Another limitation of sp — its limited support for raster data — was overcome by raster, first released in 2010 (Hijmans 2017). Its class system and functions support a range raster operations as outlined in section 2.2. A key feature of raster is its ability to work with datasets that are too large to fit into the main memory (RAM), thereby overcoming one of R’s major limitations with respect to spatial data. raster also supports map algebra (see section 4.3.2).
In parallel with these developments of class systems and methods came the support for R as an interface to dedicated GIS software. GRASS (R. S. Bivand 2000) and follow-on packages spgrass6 and rgrass7 (for GRASS GIS 6 and 7, respectively) were prominent examples in this direction (Bivand 2016b, 2016a). Other examples of bridges between R and GIS include RSAGA (Brenning, Bangs, and Becker 2018, first published in 2008), ArcGIS (A. Brenning 2012a, first published in 2008), and RQGIS (Muenchow, Schratz, and Brenning 2017, first published in 2016) (see Chapter 9).
Visualization was not a focus initially, with the bulk of R-spatial development focussed on analysis and geographic operations.
sp provided methods for map making using both the base and lattice plotting system but demand was growing for advanced map making capabilities, especially after the release of ggplot2 in 2007.
ggmap extended ggplot2’s spatial capabilities (???), by facilitating access to ‘basemap’ tiles from online services such as Google Maps.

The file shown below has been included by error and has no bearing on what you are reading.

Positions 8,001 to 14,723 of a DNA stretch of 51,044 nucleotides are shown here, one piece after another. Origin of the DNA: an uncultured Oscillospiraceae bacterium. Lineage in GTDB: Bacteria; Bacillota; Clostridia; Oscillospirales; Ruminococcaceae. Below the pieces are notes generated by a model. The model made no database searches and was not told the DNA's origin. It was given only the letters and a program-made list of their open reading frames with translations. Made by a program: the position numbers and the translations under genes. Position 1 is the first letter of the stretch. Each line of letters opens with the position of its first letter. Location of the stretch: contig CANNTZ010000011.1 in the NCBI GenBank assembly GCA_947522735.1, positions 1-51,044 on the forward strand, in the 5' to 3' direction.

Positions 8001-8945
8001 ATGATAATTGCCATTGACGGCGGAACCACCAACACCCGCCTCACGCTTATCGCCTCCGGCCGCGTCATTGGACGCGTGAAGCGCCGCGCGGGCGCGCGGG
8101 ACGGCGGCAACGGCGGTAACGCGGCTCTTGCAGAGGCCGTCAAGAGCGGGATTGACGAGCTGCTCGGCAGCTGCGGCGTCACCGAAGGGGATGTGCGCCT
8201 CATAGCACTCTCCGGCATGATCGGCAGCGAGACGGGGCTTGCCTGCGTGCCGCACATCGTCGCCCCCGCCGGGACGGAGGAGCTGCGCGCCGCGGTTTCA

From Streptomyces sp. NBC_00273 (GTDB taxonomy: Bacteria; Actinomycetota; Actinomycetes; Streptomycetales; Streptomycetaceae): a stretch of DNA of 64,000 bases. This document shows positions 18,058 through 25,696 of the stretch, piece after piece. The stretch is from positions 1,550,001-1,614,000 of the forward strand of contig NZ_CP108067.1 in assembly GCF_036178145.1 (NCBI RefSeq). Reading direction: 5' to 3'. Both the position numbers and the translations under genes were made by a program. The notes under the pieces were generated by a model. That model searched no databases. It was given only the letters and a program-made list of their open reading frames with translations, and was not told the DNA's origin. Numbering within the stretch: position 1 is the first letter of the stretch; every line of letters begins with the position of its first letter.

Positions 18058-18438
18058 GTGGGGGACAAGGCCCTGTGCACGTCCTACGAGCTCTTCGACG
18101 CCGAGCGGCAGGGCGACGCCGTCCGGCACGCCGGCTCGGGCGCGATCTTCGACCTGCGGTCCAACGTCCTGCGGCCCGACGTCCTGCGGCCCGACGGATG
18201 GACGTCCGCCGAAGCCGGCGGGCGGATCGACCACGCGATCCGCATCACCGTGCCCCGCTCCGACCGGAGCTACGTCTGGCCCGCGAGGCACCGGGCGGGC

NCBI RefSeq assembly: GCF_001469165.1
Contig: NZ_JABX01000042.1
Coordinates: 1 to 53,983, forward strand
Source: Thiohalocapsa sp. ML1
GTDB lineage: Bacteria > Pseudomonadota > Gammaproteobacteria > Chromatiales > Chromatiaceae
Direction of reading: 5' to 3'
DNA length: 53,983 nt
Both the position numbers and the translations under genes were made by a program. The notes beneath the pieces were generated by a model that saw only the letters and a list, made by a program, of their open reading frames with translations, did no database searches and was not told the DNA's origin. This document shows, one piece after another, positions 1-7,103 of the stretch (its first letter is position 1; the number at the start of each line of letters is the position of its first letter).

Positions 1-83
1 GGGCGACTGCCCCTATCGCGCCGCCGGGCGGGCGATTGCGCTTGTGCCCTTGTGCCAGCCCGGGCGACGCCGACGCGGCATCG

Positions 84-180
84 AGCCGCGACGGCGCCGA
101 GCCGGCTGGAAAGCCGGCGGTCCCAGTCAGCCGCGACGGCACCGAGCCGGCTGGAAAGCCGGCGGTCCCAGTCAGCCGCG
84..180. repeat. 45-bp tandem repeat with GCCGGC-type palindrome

Though ggmap facilitated map-making with ggplot2, its utility was limited by the need to
fortify spatial objects, which means converting them into long data frame.
While this works well for points it is computationally inefficient for lines and polygons, since each coordinate (vertex) is converted into a row, leading to huge data frames to represent complex geometries.
Although geographic visualization tended to focus on vector data, raster visualisation is supported in raster and received a boost with the release of rasterVis (Lamigueiro 2014).
As of 2018 map making in R is a hot topic with dedicated packages such as tmap, leaflet and mapview all supporting the class system provided by sf, the focus of the next chapter (see Chapter 8 for more on vizualization).
Think about the terms ‘GIS’, ‘GDS’ and ‘Geocomputation’ described above. Which is your favorite, and why?
Provide three reasons for using a scriptable language such as R for geocomputation instead of using an established GIS program such as QGIS.
Name two advantages and two disadvantages of using mature packages compared with ‘cutting edge’ packages for spatial data (for example sp vs sf).
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A laptop with 4GB running a modern operating system such as Ubuntu 16.04 onwards should also be able to reproduce the contents of this book. A laptop with this specification or above can be acquired second-hand for ~US$100 in many countries nowadays, reducing the financial/hardware barrier to geocomputation far below the levels in operation in the early 2000s, when high-performance computers were unaffordable for most people.↩
Python modules providing access to geoalgorithms include
processingfor QGIS and